Although it is not as easy to find Sol in the United States as it is other Mexican sodas, it is becoming more popular. You can search Mexican fast-food restaurants such as Taco Bell for Sol sodas as well as Latin markets.
Topo Sabores is another popular brand of soda in Mexico. Owned by the Topo Chico mineral water company, the Topo Sabores line of sodas comes in a wide variety of flavors. Some of these flavors include strawberry, orange, and pineapple.
Topo Sabores is definitely a sweet beverage comparable to Sunkist or Crush in the United States. The most iconic flavor of Topo Sabores is the orange soda which is recognizably orange-flavored but does not contain too much sugar.
One of the most controversial sodas in Mexico is Sangría Señorial. People either love the acquired taste of this soda or can’t stand it. Given that Sangría Señorial is made from wine grapes, it tastes like a sweet wine cooler made from a variety of fruit. Although you might think it tastes exactly like sangría given the name, Sangría Señorial is far sweeter than the wine-based beverage.
Given that it is made from wine grapes, you might be tricked into thinking it contains alcohol. Although the flavor is deceiving, Sangría Señorial contains no alcohol in reality. Don Manuel Gómez Cosío came up with this beverage in 1964. Ever since then, it has gained wide popularity as a soda favorite in Mexico. To get the most flavor out of this beverage, you can serve it ice cold with a squeeze of lemon or lime to give its distinctive flavor a citrus twist.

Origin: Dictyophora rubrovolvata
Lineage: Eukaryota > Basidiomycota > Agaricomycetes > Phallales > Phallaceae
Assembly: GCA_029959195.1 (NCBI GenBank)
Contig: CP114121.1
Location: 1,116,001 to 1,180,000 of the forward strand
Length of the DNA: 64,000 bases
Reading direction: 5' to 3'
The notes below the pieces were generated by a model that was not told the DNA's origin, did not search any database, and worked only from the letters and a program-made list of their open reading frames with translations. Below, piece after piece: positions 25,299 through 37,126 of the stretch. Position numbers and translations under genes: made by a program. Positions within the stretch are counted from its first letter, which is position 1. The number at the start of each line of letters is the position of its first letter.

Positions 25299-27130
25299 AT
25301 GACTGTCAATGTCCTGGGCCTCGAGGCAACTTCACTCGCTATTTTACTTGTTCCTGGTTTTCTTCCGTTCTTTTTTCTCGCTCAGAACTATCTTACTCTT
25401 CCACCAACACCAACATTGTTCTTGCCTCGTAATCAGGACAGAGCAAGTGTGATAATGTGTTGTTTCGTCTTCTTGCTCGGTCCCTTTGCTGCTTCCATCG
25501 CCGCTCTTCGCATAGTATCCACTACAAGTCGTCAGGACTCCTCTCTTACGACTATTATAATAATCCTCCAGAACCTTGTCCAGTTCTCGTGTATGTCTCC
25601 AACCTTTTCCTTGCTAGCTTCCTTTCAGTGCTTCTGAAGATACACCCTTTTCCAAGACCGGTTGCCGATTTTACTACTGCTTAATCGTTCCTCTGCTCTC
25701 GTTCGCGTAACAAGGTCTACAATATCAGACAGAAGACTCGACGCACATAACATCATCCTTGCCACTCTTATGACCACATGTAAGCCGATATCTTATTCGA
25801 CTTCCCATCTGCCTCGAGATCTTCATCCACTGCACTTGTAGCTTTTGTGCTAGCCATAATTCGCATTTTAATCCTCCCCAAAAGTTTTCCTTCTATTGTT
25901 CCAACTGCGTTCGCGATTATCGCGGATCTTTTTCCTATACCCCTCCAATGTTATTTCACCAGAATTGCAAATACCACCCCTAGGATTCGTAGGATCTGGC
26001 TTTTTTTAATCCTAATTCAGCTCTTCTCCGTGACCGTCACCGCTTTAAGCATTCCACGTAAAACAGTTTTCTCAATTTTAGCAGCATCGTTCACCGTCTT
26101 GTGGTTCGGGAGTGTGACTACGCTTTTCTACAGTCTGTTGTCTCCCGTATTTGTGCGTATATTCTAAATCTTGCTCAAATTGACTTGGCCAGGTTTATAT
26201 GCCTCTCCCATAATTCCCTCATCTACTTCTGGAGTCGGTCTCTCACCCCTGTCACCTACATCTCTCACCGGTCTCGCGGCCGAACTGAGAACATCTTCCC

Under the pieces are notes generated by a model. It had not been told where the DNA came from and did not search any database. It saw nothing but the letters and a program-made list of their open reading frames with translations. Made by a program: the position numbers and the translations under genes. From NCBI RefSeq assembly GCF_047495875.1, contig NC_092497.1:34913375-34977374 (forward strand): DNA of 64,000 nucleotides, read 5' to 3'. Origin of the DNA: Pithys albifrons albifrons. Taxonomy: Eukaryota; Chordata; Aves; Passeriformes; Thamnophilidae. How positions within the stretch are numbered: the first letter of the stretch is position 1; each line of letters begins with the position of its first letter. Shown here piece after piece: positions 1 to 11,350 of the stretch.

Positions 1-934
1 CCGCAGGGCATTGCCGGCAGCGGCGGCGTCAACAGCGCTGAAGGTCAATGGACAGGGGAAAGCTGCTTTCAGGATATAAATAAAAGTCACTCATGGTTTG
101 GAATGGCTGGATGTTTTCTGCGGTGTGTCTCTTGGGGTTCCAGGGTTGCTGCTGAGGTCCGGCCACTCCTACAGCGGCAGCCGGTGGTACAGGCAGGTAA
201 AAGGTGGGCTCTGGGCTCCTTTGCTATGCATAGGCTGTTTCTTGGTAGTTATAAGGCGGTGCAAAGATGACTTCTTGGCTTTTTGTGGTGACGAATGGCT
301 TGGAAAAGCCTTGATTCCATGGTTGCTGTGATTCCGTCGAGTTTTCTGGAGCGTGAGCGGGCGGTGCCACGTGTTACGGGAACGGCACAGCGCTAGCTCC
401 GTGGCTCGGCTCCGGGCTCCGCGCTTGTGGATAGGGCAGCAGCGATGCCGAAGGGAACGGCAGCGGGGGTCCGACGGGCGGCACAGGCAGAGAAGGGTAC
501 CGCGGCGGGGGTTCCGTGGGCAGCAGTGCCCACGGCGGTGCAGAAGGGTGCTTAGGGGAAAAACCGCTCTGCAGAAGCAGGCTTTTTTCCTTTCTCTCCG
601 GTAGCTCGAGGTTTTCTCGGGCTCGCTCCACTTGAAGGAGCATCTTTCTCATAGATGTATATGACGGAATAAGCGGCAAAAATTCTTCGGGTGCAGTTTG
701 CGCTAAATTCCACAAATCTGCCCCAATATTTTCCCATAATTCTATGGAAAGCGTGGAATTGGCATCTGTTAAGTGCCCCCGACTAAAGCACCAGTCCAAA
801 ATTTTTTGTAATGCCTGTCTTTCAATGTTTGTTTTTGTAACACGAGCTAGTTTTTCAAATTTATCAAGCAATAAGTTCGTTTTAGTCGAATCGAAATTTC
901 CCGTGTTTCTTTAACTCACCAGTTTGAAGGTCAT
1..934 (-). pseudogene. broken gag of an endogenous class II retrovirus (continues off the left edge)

Another traditional Mexican drink similar in texture to soda is tepache. Tepache is a fermented beverage made from pineapple rinds and cores. Compared to kombucha, tepache has a milder flavor and is sweeter than the average kombucha, making it more desirable for children.
Additionally, tepache can be flavored with a wide variety of spices and fruits, including orange turmeric, mango chili, tamarind citrus, and pineapple spice. In case you’re still looking for a reason to try tepache, you can easily make it at home.
Tepache has been brewed at home in Mexico since pre-Columbian times. Given that it did not undergo the same standardization as other Mexican delicacies, thousands of different tepache recipes still exist in Mexico.
What Do I Pair Mexican Soda With?
Now that you know so much about different types of soda, you might be wondering, what do these different Mexican soft drinks pair well with? There are several different types of Mexican snacks and street foods available that are the perfect accompaniment to Mexican soft drinks.
Antojitos are Mexico’s famous street snacks. They include everything from tacos to chilaquiles to tostadas. Oftentimes the best accompaniment to a sweet soft drink is a salty snack like a carne asada taco or a hot cup of elote. Regardless of the type of street food you pick up on the streets of Mexico City, it will most likely pair well with a sweet, crisp soft drink.
Although several soft drinks are available in the United States, there is no reason to limit yourself to the regional drinks available. Several Mexican soft drinks that are worth trying include Mexican Coke, Jarritos, and Tepache. Regardless of the type of soft drink you decide to try, make sure you pair it with a flavor that you love!
Avoid the Hidden Dangers of High Fructose Corn Syrup | Cleveland Clinic
Extractable amounts of trans-resveratrol in seed and berry skin in Vitis evaluated at the germplasm level | NIH